Through the Tony Blair Institute for Global Change (TBI)’s Africa Vaccines Programme, we have tapped into on-the-ground experience from our advisors embedded in governments throughout Africa to gain insight into the challenges that African governments faced in responding to Covid-19 and how Covid-19 impacted EHSs in their countries.
Across the board, public health and safety measures that were used to mitigate Covid-19 transmission made it more difficult for the general public to access EHSs. This was driven both by direct policy measures that prohibited movement, such as lockdowns or the closure of public-transport services, and by citizens’ personal choices to avoid going out in public for fear of infection. Furthermore, the redirection of the already limited pool of health-care workers from their regular essential service provision towards the Covid-19 response impacted services, especially routine childhood immunisations and diagnostic testing for diseases such as TB and human immunodeficiency virus (HIV). The diversion of laboratory resources towards testing for Covid-19 led to a reduction in diagnoses and the subsequent treatment of other communicable and non-communicable diseases.
In June 2020, a significant reduction in routine-immunisation campaigns was reported in 89 per cent of WHO African Region member states. According to a 2021 WHO global survey of WHO member states undertaken to measure the continuity of EHSs during the pandemic, around 50 per cent of the member states surveyed reported service disruption for routine facility-based immunisation and routine-outreach immunisation services. Observations from TBI teams on the ground in Kenya, Burkina Faso and Ghana as well as findings from continental surveys of service interruptions largely validate this global survey.
In Kenya, the combination of redirected resources and restrictions on movement to control Covid-19 led to a reduction in vaccination rates for routine childhood immunisations.
Similarly, in Ghana, a review of routine-immunisation uptake in 2019 through 2021 revealed that the pandemic has negatively impacted this service. National data from Ghana show that routine vaccines such as the Bacillus Calmette–Guérin (BCG) vaccine used to protect against TB had national coverage of 96 per cent in 2019, which dipped to 93 per cent in 2020 due to public-health restrictions, as well as diversion of health-care staff towards the Covid-19 response. Several routine vaccines such as those protecting against polio, hepatitis and rotavirus showed a similar downward trend according to WHO data, although 2021 showed some improvement compared to 2020.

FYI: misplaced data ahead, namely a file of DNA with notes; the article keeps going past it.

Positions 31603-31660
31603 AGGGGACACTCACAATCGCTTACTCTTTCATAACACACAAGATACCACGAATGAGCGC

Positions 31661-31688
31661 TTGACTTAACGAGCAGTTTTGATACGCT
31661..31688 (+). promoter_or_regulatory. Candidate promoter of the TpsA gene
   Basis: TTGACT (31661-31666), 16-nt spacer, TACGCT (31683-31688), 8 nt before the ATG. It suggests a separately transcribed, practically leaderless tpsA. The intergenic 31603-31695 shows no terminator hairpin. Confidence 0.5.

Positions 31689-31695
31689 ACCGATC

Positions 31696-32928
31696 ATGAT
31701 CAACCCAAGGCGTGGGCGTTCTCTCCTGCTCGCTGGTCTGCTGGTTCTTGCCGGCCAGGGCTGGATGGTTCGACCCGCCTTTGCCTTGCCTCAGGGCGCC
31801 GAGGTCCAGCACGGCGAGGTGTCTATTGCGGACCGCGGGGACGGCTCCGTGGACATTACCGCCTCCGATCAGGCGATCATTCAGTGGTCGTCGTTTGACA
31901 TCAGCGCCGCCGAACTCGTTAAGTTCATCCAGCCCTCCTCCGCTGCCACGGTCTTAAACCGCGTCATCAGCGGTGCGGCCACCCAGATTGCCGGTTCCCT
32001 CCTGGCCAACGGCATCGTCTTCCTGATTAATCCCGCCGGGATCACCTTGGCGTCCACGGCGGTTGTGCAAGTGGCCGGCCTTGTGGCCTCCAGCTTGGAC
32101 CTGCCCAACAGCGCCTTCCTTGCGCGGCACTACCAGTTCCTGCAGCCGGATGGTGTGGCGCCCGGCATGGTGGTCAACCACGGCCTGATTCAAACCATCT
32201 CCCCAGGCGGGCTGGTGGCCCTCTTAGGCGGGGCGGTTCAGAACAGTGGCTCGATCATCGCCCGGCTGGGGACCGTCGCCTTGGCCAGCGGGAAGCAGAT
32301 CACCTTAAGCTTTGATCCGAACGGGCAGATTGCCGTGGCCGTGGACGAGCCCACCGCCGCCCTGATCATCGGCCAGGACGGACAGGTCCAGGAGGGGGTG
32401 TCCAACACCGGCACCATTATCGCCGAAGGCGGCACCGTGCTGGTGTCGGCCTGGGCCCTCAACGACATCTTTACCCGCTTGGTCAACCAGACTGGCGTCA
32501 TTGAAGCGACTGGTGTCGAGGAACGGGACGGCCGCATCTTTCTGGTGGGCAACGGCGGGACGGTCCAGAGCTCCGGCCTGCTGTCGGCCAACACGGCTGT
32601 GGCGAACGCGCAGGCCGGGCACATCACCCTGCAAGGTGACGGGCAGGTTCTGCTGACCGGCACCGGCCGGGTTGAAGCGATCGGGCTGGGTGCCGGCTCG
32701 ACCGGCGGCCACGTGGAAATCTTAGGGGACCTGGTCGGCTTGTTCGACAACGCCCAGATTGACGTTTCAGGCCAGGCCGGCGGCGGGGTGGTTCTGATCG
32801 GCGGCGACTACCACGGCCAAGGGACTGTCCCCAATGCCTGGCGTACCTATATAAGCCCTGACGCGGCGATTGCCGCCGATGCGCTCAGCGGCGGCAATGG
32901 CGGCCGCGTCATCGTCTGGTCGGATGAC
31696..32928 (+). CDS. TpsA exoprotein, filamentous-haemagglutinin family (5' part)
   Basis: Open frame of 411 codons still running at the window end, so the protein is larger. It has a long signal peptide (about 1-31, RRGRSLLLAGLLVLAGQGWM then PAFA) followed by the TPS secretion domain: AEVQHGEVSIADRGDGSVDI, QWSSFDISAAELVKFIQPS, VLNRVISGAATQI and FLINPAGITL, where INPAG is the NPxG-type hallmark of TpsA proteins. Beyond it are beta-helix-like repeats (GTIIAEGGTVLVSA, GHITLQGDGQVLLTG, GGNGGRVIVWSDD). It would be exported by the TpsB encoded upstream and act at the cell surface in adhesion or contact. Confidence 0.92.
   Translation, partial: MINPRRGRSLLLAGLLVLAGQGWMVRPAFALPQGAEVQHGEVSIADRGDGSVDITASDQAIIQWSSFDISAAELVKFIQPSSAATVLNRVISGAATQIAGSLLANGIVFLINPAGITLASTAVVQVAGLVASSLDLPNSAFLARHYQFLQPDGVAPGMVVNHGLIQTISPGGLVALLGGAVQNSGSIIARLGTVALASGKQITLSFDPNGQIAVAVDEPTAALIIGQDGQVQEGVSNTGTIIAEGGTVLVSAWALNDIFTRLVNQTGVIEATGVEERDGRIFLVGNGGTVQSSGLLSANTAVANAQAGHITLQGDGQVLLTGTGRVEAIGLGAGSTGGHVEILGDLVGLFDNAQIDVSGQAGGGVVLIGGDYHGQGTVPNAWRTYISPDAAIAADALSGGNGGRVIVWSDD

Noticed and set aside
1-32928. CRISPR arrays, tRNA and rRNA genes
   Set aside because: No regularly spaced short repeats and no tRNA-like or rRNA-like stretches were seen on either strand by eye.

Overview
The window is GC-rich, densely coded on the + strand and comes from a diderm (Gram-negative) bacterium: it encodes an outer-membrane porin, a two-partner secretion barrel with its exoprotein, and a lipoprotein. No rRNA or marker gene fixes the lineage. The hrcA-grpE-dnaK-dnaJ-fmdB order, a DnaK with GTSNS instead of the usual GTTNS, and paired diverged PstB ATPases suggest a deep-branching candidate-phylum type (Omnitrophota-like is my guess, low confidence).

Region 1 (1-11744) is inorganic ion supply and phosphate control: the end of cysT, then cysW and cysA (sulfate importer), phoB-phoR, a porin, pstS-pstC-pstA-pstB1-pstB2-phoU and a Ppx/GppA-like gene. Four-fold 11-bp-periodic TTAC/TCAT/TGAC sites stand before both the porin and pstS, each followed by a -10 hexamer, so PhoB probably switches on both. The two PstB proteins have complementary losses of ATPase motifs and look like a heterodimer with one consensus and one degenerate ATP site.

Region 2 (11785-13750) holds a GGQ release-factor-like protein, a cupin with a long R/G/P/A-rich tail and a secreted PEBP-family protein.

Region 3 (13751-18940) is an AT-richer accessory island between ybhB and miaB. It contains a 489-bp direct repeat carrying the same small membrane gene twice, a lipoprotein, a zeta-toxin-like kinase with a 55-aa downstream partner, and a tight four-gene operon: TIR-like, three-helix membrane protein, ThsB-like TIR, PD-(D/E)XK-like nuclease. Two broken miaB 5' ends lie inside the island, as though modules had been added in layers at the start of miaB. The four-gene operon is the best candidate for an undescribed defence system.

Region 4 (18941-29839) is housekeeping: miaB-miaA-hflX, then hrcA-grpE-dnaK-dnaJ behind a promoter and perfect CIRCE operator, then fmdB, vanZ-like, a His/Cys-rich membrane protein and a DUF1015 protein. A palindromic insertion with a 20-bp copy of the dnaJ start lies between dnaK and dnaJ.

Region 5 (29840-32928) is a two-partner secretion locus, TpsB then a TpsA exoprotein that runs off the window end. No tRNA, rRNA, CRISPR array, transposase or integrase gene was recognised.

Burkina Faso recorded similar disruptions, with nearly 18,000 children deprived of overall childhood vaccination in just three months from March to June 2020 when public-health restrictions such as partial lockdowns were the most stringent. These numbers are especially relevant in light of a risk-benefit analysis conducted for Africa during the initial outbreak. The analysis indicated that for every excess Covid-19 death acquired during routine-vaccination-clinic visits, 84 deaths in children could be prevented by sustaining routine childhood immunisation.
Disruptions to these routine-immunisation services have led to the worst backslide in global vaccination coverage in a generation. For the first time in a decade, DTP3 vaccination rates, used as a proxy for overall vaccination coverage among children, dropped in Africa. Coverage now stands where it was in 2015.
Figure 1 – Immunisation coverage (1-year-olds), WHO African Region
Even before the pandemic, the WHO African Region lagged behind other regions of the world in access to vaccines. Approximately one in five African children do not receive all necessary vaccines. As a result, more than 30 million children under 5 still suffer from vaccine-preventable diseases (VPDs) every year in Africa. Of these, more than half a million children die from VPDs annually.
Disruptions to EHSs driven by the Covid-19 response have compounded several pre-existing challenges related to increasing routine childhood immunisation coverage, which had largely stalled on the continent since 2010. One such challenge is exponential population growth, which means just maintaining coverage rates requires vaccinating hundreds of thousands more children every year. Another challenge is that the remaining vaccine rollout required to reach population-wide coverage for many non-Covid vaccines means reaching the most rural communities that often don’t have regular access to health care.
Diagnosis and Treatment
Scaling up Covid-19 testing required governments to divert resources – such as health-care workers – that would otherwise contribute to the diagnosis and subsequent treatment of diseases. This was notably evident in TB, HIV, hepatitis and malaria. A survey conducted by Partnership for Evidence-Based Response to COVID-19 (PERC) in 2021 showed that the most common types of health services missed by respondents were general routine check-up and diagnostic services.
For the first time in more than a decade, TB mortality has increased; the total number of deaths in 2020 returned to 2017 levels. Meanwhile, the number of newly detected cases in high-burden countries in Africa fell. Prior to Covid-19, there were consecutive years of increasing levels of detection of TB cases.